Friday, February 26, 2010

Curling up with a good eBook Reader?

A Barnes & Noble’s gift card has been burning a hole in my wallet since Christmas. I tend to hoard this particular card and relinquish it only when I find a book I really, really . . . really want. In less than two months, I am ready to part with the card.

Approaching Barnes & Noble’s semi-circular customer service counter, I ask the sales clerk to check on the title of a book. While she bangs a few keys on a nearby computer to see if it’s on the shelf, I notice a sleek, seductive device sitting quietly and unassuming on the counter. Wanting to confront but not understand the enemy, I pick up the Nook, Barnes & Noble’s newest contender in the growing arena of eBook readers. Its blatant infiltration into bookstores and on websites like Amazon’s Kindle, is a serious chink in the traditional bastion of the way we read and reading as a whole. At the moment, sitting in the middle of all these books and magazines like an ugly wart, it is grossly outnumbered.

“You interloper,” I mumble to myself.

There’s nothing warm and fuzzy, or exciting about this device and definitely not something I’d want to curl up with in my favorite chair or read in bed. A cold, sterile white frame surrounds a screen with two sets of arrows on either side of the screen. One set at the top, the other towards the bottom.

“How do you turn this thing on?” I mumble again. When I can’t find an “On/Off” switch, I touch all the arrows, realizing this is futile because these arrows obviously govern page direction forward and back. The gadget stubbornly refuses to respond. Not a Luddite, I am tech savvy in some areas while in others I want no part of . . . like the Nook or any other eBook reader.

I return the device to its matching sleek looking easel just as the dark haired sales associate informs me there are two copies on the shelf. I follow her thin shape to the shelves where she locates the book I want. I thank her and she leaves me to peruse at my leisure. I know what you’re thinking. From the comfort of my home I can download from a growing list of books with no effort and without wasting time or gas. But browsing, a favorite pastime, through a bookstore or library would not be possible.

Every book you pick up imparts its own unique personality. From the artwork and the colors of the cover, the fonts to even the paper it is printed on, to its size and weight. The tactile sensation you get from holding a book and turning its pages cannot compare to the cold and slippery Nook. A wonderful aroma surrounds every book whether new or old. Everything about a book teases and engages our senses like a delicious meal. But what awakens our senses when we pick up the Nook, the Kindle, or the Sony Reader?

The irony of this compact, but yet to be determined wondrous (as I write with tongue in cheek) device is not lost on me as I realize what the future holds for “real” books, book stores, libraries and traditional publishing.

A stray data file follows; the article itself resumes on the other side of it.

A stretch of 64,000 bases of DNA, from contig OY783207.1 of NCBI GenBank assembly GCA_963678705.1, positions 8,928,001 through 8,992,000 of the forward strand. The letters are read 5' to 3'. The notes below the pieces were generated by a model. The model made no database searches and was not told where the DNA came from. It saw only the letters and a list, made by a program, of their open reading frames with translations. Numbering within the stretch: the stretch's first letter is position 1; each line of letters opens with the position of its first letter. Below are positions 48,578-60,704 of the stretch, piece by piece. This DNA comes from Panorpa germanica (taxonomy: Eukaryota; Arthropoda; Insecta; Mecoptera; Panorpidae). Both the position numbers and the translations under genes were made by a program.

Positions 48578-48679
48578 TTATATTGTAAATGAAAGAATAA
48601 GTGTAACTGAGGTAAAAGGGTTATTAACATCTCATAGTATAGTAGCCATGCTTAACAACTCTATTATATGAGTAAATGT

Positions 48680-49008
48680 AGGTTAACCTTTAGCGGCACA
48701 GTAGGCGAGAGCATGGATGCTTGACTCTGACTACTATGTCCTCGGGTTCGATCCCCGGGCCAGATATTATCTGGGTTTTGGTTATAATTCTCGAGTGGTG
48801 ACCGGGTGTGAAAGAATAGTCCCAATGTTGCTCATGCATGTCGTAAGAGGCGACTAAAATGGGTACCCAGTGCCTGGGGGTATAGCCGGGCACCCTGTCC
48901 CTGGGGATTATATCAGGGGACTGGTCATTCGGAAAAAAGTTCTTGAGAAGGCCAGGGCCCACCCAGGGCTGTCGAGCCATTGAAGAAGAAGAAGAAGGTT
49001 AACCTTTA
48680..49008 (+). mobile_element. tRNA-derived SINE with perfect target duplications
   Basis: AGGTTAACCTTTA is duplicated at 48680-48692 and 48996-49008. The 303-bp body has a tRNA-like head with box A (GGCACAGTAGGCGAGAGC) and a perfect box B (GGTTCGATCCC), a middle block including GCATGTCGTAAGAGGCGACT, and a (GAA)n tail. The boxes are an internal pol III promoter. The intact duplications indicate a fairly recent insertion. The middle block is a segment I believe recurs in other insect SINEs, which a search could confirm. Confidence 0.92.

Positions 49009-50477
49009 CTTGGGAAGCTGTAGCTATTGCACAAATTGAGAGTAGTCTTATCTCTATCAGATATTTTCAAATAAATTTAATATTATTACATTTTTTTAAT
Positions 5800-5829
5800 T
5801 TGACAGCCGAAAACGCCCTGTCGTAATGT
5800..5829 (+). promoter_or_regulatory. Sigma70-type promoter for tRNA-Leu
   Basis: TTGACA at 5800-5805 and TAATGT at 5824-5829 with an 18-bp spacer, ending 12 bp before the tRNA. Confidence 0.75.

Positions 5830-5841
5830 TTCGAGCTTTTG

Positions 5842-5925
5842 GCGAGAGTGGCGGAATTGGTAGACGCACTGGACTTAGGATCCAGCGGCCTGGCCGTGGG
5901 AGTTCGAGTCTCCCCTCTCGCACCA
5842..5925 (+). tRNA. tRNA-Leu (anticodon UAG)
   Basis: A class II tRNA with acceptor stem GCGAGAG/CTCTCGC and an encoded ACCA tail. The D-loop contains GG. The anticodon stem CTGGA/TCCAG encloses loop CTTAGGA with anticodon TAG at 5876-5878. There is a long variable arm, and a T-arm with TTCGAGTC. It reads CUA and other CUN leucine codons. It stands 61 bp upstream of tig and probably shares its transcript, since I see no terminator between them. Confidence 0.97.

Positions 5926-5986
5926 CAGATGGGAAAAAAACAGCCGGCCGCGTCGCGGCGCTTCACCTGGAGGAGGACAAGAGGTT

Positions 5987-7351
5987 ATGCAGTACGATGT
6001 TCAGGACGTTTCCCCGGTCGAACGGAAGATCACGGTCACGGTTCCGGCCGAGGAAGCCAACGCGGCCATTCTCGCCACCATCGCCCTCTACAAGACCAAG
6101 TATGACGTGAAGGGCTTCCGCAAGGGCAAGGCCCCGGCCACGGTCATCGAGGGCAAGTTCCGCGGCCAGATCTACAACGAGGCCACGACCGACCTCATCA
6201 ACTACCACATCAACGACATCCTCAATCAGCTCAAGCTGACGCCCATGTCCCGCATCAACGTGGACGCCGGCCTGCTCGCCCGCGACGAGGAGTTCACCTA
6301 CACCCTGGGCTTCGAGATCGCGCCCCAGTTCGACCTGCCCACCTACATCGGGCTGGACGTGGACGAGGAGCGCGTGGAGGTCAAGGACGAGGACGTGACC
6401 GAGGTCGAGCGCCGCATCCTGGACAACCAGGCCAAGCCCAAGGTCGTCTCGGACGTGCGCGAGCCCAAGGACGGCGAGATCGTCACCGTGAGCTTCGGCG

What about the ambiance of bookstores and libraries? Both enrich and enhance our social lives and are also great meeting places. This Barnes & Noble’s has a scaled down Starbucks tucked in one corner where you can sit and enjoy a cup of coffee while reading a book, magazine or newspaper, or talk with friends. I didn’t see a button on the Nook for any of this.

Sadly, my feet are not planted in just one world. One foot straddles a world where books, magazines, and newspapers reigned supreme. This is the world I love, understand and thoroughly enjoy. The other foot is desperately trying not to be dazzled, or charmed, by the newest technological advancement in reading. At the moment I am being forced, but will be dragged kicking and screaming I’m sure, into this New World and I don’t like it . . . one bit.

There is a lot more I could say about these devices most of which for me is not good. While I realize change is good, this is not a change I will ever welcome. Give me a real book any day!

Happy Birthday to OTD, wherever you are!



Christina said...

oh, how could i ever think of living, without the pages of a book to turn?! ; )

Relyn said...

Every book you pick up imparts its own unique personality. From the artwork and the colors of the cover, the fonts to even the paper it is printed on, to its size and weight. The tactile sensation you get from holding a book and turning its pages cannot compare to the cold and slippery Nook.

This is so exactly perfect. So perfectly true!! I love it!! I agree. Completely.

Jaime said...

Oh I am so with you on this. Nothing compares to the feel of a real book in your hands. I will go kicking and screaming too...actually, I don't think I could ever betray my love for real gadget I will do without.
(this is coming from a girl who still doesn't own her own cell phone.)